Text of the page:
My name is Irek Kusmierczyk and I am honoured to be your voice on Windsor City Council as the Councillor for Ward 7. Welcome to my blog called Forward 7. Scroll down and you’ll find posts about issues residents have raised at the door, ideas and plans for improving Ward 7, how I voted on matters before council, and discussions about innovative best practices in other cities. I hope Forward 7 becomes a space where we can connect and a first step in making City Council more accessible, accountable and responsive to residents. I also invite you to surf my site where I hope to introduce myself and some of my ideas.
I put forward a motion at the City Council Executive Committee meeting on February 24, 2014. The motion addressed the schedule of audits planned by the auditing firm PriceWaterhouseCoopers (PWC) for the City’s agencies, boards, and committees (ABCs). If you take a look at the Audit Schedule (see image attached), you’ll notice six agencies, boards and committees are going first including Transit Windsor and The Airport (2013-14) followed by Tunnel, Solid Waste, Library and Community Housing (2014-15) . ENWIN is scheduled to go last in 2015-16 – two years from now. I put forward a motion that Council change the schedule and start with the ENWIN audit. There are several reasons for this.
First, when I was knocking on doors during the by-election campaign in December, the issue of accountability and transparency came up frequently and by far the object of those discussions was ENWIN. Not the airport. Not the tunnel. Not Transit. It was ENWIN. The concerns I heard at the door regarding accountability are reinforced by the fact that a petition was organized in support of an audit at ENWIN which gathered 800 signatures across the city. That is significant. In light of this existing demand, it makes sense to respond proactively by focusing the first audit efforts at ENWIN. If something comes up, we fix it. If nothing comes up, we move on with a greater degree of public confidence.
|Item # and Description||Irek Voted||Council Voted||Type of Item|
|1 – Internal audit dashboard||Yay||10-0||Presentation|
|2a – Internal audit revised||Yay||10-0||Presentation|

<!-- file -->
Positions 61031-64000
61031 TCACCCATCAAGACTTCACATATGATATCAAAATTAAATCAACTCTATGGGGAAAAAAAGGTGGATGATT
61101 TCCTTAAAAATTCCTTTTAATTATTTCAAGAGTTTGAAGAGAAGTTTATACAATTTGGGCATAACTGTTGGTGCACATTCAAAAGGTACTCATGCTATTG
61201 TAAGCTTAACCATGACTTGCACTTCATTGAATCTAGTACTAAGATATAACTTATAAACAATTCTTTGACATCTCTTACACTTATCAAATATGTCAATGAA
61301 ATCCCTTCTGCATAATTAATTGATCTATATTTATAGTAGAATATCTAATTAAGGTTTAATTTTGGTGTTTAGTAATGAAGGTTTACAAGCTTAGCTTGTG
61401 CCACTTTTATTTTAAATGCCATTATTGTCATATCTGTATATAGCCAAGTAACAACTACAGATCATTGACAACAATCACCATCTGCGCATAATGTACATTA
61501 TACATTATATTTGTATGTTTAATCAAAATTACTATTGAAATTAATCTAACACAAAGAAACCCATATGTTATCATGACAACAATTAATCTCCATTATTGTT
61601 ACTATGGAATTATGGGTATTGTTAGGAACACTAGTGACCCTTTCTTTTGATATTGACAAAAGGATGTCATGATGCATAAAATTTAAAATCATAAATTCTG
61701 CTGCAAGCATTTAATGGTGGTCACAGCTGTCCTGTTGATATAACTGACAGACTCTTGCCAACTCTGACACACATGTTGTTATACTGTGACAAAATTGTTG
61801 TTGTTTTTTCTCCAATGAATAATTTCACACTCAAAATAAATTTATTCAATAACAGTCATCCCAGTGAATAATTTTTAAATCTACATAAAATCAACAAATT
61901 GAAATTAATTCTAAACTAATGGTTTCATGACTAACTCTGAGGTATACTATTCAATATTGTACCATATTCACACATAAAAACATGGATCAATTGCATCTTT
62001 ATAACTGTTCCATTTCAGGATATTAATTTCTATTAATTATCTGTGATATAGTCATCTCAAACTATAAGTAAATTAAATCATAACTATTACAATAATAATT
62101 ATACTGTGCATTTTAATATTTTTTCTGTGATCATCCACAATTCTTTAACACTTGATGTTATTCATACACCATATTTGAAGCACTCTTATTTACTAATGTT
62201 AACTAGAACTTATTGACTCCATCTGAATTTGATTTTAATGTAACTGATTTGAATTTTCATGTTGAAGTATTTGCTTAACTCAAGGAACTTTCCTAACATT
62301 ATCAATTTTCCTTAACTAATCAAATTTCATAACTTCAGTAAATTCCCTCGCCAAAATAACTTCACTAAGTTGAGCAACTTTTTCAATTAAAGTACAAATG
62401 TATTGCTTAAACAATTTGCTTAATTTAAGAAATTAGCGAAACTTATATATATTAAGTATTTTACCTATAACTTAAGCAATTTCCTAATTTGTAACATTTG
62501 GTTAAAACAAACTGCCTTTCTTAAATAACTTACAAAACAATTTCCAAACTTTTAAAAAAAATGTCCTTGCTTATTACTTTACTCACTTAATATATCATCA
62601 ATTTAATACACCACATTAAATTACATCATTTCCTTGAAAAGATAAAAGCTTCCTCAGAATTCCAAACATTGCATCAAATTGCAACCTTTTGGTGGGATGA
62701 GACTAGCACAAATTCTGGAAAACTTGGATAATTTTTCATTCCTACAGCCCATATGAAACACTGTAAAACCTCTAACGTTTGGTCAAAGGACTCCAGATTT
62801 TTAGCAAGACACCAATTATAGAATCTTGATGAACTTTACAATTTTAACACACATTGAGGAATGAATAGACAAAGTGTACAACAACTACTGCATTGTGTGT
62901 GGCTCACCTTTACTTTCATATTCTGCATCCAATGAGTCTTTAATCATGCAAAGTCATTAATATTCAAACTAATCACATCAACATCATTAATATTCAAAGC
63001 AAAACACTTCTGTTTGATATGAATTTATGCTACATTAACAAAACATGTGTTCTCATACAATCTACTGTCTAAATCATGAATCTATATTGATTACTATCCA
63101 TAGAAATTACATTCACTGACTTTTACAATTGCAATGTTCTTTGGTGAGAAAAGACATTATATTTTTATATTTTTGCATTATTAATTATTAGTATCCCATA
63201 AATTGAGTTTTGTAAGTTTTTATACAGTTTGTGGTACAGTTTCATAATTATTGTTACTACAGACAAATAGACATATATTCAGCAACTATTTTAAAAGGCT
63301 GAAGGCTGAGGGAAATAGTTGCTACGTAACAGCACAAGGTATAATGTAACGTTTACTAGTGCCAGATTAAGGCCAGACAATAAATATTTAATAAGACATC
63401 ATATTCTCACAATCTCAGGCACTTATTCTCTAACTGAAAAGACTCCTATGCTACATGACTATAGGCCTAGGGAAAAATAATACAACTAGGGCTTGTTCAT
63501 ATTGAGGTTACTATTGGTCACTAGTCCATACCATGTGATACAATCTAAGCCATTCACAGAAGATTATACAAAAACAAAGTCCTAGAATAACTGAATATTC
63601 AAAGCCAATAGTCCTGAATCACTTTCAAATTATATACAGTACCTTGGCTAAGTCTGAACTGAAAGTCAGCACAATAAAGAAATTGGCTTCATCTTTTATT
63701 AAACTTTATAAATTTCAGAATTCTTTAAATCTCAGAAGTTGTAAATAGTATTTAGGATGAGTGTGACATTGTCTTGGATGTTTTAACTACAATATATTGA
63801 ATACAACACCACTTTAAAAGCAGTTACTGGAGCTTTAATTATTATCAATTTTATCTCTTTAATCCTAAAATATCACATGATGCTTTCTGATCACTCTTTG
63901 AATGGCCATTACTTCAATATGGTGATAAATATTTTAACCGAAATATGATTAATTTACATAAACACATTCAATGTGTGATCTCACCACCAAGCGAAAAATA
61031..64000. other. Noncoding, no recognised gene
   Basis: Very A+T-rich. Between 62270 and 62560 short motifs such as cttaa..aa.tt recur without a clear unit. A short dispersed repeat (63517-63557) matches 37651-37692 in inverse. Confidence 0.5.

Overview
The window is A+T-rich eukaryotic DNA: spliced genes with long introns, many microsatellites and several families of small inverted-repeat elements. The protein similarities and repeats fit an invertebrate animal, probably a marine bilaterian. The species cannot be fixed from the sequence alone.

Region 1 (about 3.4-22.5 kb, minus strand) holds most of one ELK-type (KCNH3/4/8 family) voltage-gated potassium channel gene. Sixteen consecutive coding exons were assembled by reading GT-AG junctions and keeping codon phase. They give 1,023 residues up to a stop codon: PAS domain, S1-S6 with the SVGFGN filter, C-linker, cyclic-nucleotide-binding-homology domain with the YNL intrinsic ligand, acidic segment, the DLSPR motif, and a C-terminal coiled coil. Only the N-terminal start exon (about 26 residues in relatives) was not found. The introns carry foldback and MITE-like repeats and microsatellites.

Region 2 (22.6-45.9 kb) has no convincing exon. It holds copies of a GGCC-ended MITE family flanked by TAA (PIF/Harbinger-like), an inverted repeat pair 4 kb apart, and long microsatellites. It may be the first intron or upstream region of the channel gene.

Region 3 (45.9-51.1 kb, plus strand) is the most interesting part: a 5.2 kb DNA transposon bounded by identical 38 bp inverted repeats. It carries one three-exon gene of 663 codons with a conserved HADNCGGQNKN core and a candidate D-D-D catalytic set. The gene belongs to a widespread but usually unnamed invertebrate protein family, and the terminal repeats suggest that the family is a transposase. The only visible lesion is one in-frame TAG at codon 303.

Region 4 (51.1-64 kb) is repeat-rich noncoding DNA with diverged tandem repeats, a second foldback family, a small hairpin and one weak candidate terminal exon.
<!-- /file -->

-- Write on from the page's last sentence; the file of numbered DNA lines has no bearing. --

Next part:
|3 – Internal audit – governance||Yay||10-0||Presentation|
|4 – Concerned citizen hotline||Yay||10-0||Presentation|
|2b – Motion to audit Enwin first||Yay||2-8||Presentation|
|Report #200 – North Portion OPA 94||Yay||10-0||Delegation|
|Report #160 – WCF Access||Yay||9-2||Delegation|
Item #2b – I put forward a motion regarding the schedule of audits planned by the auditing firm PriceWaterhouseCoopers (PWC) for the City’s agencies, boards, and committees (ABCs). Take a look at the Audit Schedule (see image attached). Notice that Enwin Utilities is scheduled to be audited two years from now in 2015-16. Six other agencies, boards and committees go first starting with Transit Windsor and the Airport this year. I put forward a motion that Council change the schedule and start this year with an audit of Enwin. That motion was defeated 2 to 8.
At the WESucceed Call-to-Action empowering young women to enter underrepresented fields such as science, engineering, skilled trades and politics where I announced my plans to take on University and College students to serve three-month stints as my Council Advisers – joining me for council and board meetings (e.g. Health Unit, Public Transit, Conservation Authority etc.) to study and shape public policy. My hope is that this program encourages more young women and young people in general to take leadership positions in our community on boards, on council, and ultimately in parliament.
Here is the link: Face-to-Face.
You can catch the full interview on COGECO.
Friday, February 28 – COFFEE CABINET
I will be at Lily Kazilly’s from 4:30pm until 5:30pm to chat with Ward 7 residents about their concerns, Ward 7 issues, how I voted and upcoming Council meetings. Join me for a coffee and make sure to bring your favourite political souvenir e.g. campaign button, poster or brochure!
|Item # and Description||Irek Voted||Council Voted||Type of Item|
|5 – Solar Panels on Aquatic Centre||Yay||10-0||Consent|
|7 – Construction of Fire Hall no. 2 & 5||Yay||10-0||Delegation|
|10 – Closing Sandwich Street for St. Patrick’s Day Party||Nay||9-1||Delegation|
|1 – Windsor/Sarnia Border System||Yay||10-0||Consent|
|2 – Construction of curbs and gutters||Yay||10-0||Consent|
|3 – Herb Gray drainage||Yay||10-0||Consent|
|4 – Waste disposal site||Yay||10-0||Consent|
|6 – Ditch cutting program||Yay||10-0||Consent|
|8 – RFP for outdoor furnishings||Yay||10-0||Consent|
|9 – Bylaw amendment||Yay||10-0||Consent|
***Consent items are normally administrative “housekeeping” matters, typically non-controversial, that are passed unanimously without discussion.